ought to be able to manage the position so as, if compelled to retire, to do so gracefully and sound. I have sent three batteries of Reserve Artillery to you - ten 20-pounders and four or six 3-inch - all we have here. Exercise control over Tyler's 4 1/2-inch guns, on your left. Send them a small support if they have none. Short of the loss of every man of your command, do not permit the enemy to cross. In case you retire from the town, be vigilant. I am just ordered to General Hooker, and leaving here. Keep the fords well guarded by batteries and your picket line strong. Keep an eye out for the pontoon train that was reported at hamilton's Crossing. Much may depend on you, and I have no doubt you will prove yourself, as you have always heretofore, fully equal to the responsibility. Headquarters camp is here, one regiment (Ninety-third New York) for guard and a few Eighth Infantry provost duty.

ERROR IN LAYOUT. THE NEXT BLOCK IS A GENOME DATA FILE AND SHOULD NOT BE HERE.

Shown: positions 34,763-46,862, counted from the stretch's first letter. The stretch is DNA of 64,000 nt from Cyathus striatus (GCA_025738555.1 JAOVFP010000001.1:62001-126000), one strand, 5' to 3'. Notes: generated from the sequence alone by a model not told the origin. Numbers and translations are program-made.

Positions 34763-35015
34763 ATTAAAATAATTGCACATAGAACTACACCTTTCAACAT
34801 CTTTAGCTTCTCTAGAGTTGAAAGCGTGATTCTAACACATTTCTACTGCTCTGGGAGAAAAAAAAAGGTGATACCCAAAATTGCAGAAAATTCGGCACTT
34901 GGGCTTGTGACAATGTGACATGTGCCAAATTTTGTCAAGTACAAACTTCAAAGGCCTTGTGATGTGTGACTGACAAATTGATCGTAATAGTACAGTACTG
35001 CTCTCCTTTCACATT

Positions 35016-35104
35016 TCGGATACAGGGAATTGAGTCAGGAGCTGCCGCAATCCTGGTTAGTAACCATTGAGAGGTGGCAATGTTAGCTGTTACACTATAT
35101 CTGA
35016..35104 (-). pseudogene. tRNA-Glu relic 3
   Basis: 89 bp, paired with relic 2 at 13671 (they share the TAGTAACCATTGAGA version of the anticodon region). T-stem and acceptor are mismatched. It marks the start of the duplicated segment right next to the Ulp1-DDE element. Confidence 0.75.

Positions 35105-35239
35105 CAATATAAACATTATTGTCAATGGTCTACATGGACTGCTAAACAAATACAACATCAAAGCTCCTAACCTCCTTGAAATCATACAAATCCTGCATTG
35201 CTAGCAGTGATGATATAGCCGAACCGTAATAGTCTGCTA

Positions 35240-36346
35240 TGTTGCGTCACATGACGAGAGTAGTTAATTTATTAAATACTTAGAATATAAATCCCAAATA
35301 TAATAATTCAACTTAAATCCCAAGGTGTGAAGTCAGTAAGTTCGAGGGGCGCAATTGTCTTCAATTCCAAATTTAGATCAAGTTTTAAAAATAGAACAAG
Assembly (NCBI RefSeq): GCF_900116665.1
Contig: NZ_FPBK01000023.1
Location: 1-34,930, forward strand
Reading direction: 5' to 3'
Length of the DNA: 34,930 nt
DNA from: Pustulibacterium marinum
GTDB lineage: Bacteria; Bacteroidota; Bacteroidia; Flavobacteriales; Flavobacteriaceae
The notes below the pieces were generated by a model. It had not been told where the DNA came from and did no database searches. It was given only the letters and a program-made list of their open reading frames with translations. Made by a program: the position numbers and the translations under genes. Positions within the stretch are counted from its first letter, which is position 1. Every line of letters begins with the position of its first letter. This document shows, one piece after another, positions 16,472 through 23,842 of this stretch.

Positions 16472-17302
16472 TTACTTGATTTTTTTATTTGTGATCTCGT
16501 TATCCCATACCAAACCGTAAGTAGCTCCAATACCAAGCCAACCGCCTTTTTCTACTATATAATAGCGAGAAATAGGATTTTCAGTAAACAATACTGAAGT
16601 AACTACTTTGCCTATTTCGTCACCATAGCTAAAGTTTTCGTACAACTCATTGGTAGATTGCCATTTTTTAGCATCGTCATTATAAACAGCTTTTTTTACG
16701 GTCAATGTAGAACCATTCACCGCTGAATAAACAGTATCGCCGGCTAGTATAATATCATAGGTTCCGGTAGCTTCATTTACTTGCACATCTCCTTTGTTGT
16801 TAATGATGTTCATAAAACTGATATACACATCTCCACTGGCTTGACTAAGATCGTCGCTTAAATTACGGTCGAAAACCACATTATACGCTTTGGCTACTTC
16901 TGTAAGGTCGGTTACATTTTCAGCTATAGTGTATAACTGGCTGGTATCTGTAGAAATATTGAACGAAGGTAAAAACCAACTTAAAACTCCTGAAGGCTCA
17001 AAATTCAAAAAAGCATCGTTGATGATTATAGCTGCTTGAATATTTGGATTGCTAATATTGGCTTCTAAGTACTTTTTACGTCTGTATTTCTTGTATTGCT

Major-General, Chief of Staff.
May 4, 1863 - 11.30 a. m.
The general commanding desires that you will make a reconnaissance in such force as you may think necessary for the purpose of ascertaining the best route for him to take should it be necessary for him to advance to the Chancellorsville and Germana Bridge road, on the eastern side of Hunting Creek, and to report the result as soon as you can.
J. H. VAN ALEN,
Brigadier-General and Aide-de-Camp.
May 4, 1863 - 4.15 p. m.
Major-General Hooker directs me to say he wishes you to send a sufficient force to penetrate as far as the Plank road, through Chancellorsville, up Hunting Run, of sufficient strength to drive in the enemy's skirmishers if they have any. General made has been ordered to do the same think in his front.
Very respectfully, &c.,
J. H. VAN ALEN,
Brigadier-General, Acting Chief of Staff.
WASHINGTON, D. C.,
May 4, 1863.
Army of the Potomac:
Major-General Dix telegraphs that Longstreet is in full retreat from Suffolk.
H. W. HALLECK,